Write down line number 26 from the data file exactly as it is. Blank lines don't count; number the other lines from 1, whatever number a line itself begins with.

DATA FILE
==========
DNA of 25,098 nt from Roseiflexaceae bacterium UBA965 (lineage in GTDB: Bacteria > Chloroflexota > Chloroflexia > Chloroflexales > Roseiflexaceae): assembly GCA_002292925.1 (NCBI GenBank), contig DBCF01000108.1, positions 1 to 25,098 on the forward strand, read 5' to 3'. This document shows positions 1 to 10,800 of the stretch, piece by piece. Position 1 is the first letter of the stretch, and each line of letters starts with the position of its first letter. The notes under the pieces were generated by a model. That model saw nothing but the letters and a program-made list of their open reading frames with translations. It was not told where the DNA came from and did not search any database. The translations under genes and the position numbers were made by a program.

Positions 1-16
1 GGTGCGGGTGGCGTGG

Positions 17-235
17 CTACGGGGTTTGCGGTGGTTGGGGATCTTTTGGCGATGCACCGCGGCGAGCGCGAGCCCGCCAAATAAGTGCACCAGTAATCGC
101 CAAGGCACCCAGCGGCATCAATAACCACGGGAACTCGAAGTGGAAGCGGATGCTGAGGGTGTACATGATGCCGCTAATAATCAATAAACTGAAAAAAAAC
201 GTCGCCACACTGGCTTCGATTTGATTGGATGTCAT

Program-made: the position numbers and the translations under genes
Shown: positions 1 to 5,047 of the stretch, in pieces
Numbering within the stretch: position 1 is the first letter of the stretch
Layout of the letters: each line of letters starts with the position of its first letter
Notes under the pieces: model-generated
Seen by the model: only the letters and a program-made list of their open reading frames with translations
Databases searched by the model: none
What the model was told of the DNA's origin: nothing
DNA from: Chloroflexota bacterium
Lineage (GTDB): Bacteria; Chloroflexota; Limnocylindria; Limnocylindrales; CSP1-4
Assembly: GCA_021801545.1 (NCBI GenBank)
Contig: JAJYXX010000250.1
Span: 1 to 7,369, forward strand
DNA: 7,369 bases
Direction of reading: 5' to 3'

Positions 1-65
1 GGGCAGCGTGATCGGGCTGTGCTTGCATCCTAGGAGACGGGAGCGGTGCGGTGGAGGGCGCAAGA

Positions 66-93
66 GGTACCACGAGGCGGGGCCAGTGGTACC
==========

66 GGTACCACGAGGCGGGGCCAGTGGTACC